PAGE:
After seeing my informal impressions of Wilma’s Breezer Uptown Infinity, Betsy offered up her Trek FX for comparison. I rode it for my regular commute route three days while she was on a trip.
My impressions were a bit colored by the fact that the preceding week I hadn’t ridden at all, busy as I was with packing for our impending move to Seattle.
When I got on Betsy’s bike I was completely discombobulated by the gear shifting! The location of the shifting was different from my Specialized Dolce road bike, for one thing, with the positioning on the flat bars requiring me to use different motions.
Meanwhile, for one hand the thumb made the gears harder, for the other hand it made it easier. I found it really counterintuitive and frustrating as I constantly shifted down when I meant to get more power or vice versa.
The Breezer’s nifty little graphic representation of harder and easier gears was quite appealing by comparison with this problem child even if I did have the full run of 24 gears on the Trek, unlike the Breezer’s too-hard lowest gear. This frustration made the phrase “just like riding a bike” have very little meaning, at least as it applies to changing gears–I felt like a newbie all over again.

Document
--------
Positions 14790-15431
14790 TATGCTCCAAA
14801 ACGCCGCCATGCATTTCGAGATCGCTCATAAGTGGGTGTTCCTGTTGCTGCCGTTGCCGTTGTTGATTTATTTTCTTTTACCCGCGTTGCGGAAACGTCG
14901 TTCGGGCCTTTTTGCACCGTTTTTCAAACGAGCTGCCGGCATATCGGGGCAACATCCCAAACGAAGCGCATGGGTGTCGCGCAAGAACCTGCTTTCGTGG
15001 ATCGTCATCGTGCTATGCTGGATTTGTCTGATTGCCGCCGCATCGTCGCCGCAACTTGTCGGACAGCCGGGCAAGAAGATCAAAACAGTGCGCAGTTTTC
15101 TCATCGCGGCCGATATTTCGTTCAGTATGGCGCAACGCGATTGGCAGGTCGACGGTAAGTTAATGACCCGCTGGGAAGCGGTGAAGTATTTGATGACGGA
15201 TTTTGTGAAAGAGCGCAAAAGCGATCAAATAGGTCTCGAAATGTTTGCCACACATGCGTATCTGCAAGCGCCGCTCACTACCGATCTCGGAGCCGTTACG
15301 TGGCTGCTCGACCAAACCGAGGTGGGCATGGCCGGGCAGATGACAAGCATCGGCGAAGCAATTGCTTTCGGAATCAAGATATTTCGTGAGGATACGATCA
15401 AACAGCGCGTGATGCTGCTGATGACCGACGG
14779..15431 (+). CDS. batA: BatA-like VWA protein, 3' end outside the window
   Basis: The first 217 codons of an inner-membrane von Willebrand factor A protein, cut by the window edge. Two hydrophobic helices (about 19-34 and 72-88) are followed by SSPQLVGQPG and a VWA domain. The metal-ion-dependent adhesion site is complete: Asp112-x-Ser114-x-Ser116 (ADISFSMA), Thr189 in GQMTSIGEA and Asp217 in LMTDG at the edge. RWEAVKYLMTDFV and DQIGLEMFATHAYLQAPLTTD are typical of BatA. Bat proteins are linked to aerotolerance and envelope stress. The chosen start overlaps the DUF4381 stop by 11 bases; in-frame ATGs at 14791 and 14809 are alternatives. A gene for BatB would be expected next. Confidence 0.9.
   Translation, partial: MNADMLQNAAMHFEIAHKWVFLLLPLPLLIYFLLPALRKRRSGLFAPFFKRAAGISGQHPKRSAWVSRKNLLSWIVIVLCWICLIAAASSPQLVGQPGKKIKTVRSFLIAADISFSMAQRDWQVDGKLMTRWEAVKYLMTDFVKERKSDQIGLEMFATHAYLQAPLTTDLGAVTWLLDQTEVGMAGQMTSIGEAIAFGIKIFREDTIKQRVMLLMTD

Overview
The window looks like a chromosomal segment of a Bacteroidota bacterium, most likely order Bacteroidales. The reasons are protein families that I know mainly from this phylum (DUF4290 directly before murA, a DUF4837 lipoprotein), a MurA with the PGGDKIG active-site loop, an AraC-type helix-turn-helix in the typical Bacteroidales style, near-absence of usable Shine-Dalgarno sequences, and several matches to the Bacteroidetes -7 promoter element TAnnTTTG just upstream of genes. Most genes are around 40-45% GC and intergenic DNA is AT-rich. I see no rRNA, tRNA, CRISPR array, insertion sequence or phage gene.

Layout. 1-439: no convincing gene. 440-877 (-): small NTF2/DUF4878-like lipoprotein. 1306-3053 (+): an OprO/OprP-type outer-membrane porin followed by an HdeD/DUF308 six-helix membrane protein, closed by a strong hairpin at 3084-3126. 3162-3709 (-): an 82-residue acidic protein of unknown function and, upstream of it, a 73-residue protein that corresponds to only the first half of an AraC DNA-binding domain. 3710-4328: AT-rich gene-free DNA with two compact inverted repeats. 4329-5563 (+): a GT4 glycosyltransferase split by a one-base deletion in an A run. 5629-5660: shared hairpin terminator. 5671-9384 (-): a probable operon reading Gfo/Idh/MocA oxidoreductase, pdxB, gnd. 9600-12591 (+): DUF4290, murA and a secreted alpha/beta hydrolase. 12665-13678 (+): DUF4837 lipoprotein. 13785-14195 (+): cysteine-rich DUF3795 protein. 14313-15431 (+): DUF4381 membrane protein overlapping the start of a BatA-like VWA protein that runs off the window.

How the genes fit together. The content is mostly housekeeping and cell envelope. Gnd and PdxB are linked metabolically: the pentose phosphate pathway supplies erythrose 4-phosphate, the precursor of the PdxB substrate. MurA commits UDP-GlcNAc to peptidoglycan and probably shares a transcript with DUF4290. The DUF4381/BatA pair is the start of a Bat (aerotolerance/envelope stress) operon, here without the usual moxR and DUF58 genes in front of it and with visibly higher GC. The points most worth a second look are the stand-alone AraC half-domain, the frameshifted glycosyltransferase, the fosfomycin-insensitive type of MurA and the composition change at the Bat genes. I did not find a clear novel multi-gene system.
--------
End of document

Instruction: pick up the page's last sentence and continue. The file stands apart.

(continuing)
After three days of this shifting nonsense I mentioned it to Sweet Hubs in a tone of disgust. He said, “Well, yeah, your bike shifts just like that.”
“No, you don’t understand,” I said. I explained and re-explained just what was stupid about this shifting set-up. Then we went to my road bike, where he showed me that—yep—the shifters work exactly the same way. They push against the tension on the chain in one direction for the front rings, another for the back rings. Sure, they’re positioned differently on the handlebars so my hands make a different motion to push a lever, but that same opposite action was right there.
This must be the power of over five years of muscle memory riding just one bike. I no longer remember what it was like to ride the Dolce for the first time and can’t recall having shifting problems, although I suppose I must have given the way I struggled with the Trek. So it wasn’t the bike, it was me.